Children's books occupy a tricky place in literature, especially when their aim is to change the minds of readers. With Heather Has Two Mommies, author Lesléa Newman was the first person to portray a pair of lesbian mothers in a positive way in a children's book, and it instigated criticism during the culture wars of the '90s. Now with its 25th anniversary re-release, we look at other books that include LGBT characters. It's a fine line to tread: without verging into the realm of preachy, all good children's books have a lesson, but kids can’t know that they’re learning! Here’s a handful of (mostly) recent books that stand out.
Soma So Strange, by Carrie Rosten
Soma is surrounded by Meanies and Townies who bully and torment her for being so-called “strange.” They don’t like the fact that she can be a bit loud, or that she loves to eat sushi. So Soma leaves town with a band of misfit pirates to understand why the Meanies have to be like that, and ends up learning why being “strange” is actually a really good thing.
In this book, with illustrations by Shelagh McNicholas,based on the real-life experience of Jazz Jennings, perhaps America's most famous trans tween, now teenager, who has become a spokesperson for transkids everywhere, we learn compassion and what it means to be a little girl in 21st-century America.
"This is an essential tool for parents and teachers to share with children whether those kids identify as trans or not. I wish I had had a book like this when I was a kid struggling with gender identity questions. I found it deeply moving in its simplicity and honesty," wrote Laverne Cox.
Jeremiah Nebula is a black boy who loves pink. In Large Fears, a surrealist tale penned by Myles E. Johnson and beautifully illustrated by Brooklyn artist Kendrick Daye, Jeremiah is faced with his scariest adventure yet: a trip to Mars. But will he find the courage to embark on it? As Jeremiah confronts his deepest fears, he will also learn one of life's heaviest lessons. A sweet and cosmic gem of a book, putting a spotlight --for the first time in childen's literature-- on a queer black kid.
When two male penguins at the Central Park Zoo adopted an egg, it attracted quite a bit of international attention –- good and bad. The only book on this list based on a true story, it shows that love can come in a variety of shapes, even avian.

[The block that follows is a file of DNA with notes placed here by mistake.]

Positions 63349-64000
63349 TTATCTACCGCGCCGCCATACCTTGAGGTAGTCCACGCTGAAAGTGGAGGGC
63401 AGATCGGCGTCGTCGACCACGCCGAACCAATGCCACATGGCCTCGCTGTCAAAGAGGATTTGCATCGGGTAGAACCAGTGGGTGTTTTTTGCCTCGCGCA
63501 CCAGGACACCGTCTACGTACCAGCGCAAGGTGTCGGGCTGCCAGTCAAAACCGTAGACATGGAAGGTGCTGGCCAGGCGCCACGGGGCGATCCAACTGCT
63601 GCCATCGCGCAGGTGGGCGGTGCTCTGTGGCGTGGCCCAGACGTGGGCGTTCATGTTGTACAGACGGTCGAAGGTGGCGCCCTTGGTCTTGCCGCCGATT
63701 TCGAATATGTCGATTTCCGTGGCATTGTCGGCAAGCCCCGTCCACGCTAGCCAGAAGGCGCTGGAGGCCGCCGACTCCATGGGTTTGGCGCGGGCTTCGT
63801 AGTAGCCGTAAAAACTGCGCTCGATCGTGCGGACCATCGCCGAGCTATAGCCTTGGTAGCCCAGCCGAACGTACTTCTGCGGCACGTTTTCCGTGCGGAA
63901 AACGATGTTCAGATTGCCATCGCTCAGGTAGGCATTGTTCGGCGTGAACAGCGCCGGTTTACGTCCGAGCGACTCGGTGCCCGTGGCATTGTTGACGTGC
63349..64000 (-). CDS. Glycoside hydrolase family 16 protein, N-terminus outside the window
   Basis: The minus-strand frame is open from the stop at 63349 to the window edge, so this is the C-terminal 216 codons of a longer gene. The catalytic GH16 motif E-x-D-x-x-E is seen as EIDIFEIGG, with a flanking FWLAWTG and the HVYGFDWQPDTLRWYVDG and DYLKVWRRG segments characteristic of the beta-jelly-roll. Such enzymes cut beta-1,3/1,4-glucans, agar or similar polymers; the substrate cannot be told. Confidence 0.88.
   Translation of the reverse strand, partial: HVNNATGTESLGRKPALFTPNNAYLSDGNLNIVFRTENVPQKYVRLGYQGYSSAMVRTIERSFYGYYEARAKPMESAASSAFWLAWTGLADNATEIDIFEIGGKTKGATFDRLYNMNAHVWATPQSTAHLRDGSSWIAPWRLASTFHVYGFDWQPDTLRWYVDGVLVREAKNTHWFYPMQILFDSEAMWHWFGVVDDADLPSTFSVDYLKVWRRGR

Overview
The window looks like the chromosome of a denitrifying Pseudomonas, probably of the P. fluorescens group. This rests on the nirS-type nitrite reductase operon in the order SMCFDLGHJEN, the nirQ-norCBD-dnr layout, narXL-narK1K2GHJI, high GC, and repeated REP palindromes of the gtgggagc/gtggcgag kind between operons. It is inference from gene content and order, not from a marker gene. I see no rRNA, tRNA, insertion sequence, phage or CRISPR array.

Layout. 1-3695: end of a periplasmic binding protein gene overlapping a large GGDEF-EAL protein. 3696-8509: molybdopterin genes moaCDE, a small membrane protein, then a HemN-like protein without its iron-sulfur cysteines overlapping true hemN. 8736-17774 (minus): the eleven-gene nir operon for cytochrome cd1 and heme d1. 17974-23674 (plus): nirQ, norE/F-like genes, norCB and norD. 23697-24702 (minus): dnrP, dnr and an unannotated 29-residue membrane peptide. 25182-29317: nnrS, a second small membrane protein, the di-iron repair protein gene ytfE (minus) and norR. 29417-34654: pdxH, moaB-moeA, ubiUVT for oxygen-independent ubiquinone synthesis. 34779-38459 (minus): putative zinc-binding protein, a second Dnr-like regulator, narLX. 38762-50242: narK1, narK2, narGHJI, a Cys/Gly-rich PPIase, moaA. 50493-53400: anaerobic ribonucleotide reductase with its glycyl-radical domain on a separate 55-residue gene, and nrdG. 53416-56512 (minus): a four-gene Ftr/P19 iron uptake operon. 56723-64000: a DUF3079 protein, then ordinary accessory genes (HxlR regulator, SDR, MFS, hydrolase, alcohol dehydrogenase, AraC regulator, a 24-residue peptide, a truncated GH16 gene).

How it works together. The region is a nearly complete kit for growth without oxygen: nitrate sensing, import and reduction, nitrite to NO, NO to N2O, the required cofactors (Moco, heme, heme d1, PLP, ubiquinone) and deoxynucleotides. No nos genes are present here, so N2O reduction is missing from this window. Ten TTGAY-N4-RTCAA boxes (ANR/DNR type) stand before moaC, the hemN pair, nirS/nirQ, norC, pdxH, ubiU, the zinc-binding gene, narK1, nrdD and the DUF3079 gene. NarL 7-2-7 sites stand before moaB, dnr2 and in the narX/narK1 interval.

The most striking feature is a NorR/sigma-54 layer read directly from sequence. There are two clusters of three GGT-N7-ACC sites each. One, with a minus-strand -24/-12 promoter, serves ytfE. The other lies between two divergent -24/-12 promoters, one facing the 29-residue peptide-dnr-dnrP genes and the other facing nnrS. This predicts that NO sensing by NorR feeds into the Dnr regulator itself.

Sometimes The Spoon Runs Away With Another Spoon, by Jacinta Bunnell and Nathaniel Kusinitz
This coloring book is an important addition to the genre. Children engage with books well before they can read, all it takes is a fistful of crayons. A pity it isn’t a trend we carry on through adulthood.
Oliver Button Is A Sissy, by Tomie dePaola
This isn’t recent -- it came out in 1979 -- but it set the stage for a lot of work that came after it. It also spawned a musical and established dePaola's place within children’s literature.
The Bravest Knight Who Ever Lived, by Daniel Errico
Cedric is a poor pumpkin-knight whose mission is to save a prince and princess. Along the way, he falls madly in love.
Hello, Sailor, by Ingrid Godon and Andre Sollie
Capturing listless romance is a challenge in any genre, let alone in a book catered to kids. Here, a man waits for his sailor at a lighthouse, and then they sail of together. It’s as beautiful as it is simple.
King and King, by Linda de Haan and Stern Nijland
Translated from Dutch in 2002, Koning en Koning caused quite a fuss by featuring the first man-on-man kiss in children’s literature. The book avoided censure, however, and went on to have a sequel in which the kings adopt a child.
The Boy Who Cried Fabulous, by Lesléa Newman
Possibly the most prolific author of LGBT children's fiction, Newman is great because she also leaves readers with a strong vocabulary.
Mom and Mum Are Getting Married, by Ken Setterington
This one deserves special attention. Instead of focusing on the practicalities of same-sex marriage, it focuses on what kids really care about: the party!
The Daddy Machine, by Johnny Valentine
The children of two women want a dad, so they decide to create a daddy-making machine. Things go a bit wrong (they are kids, after all), and it just won’t stop churning out men. ... Are these things available for sale?
Of course, these books have sparked backlashes from certain corners of society, but the good they’ve done to spread acceptance is undeniable. LGBT positive books are finally making their way into early education, and while there are still bound to be a few fraught PTA meetings each time a new book is introduced, this should give us a great deal of hope in the future.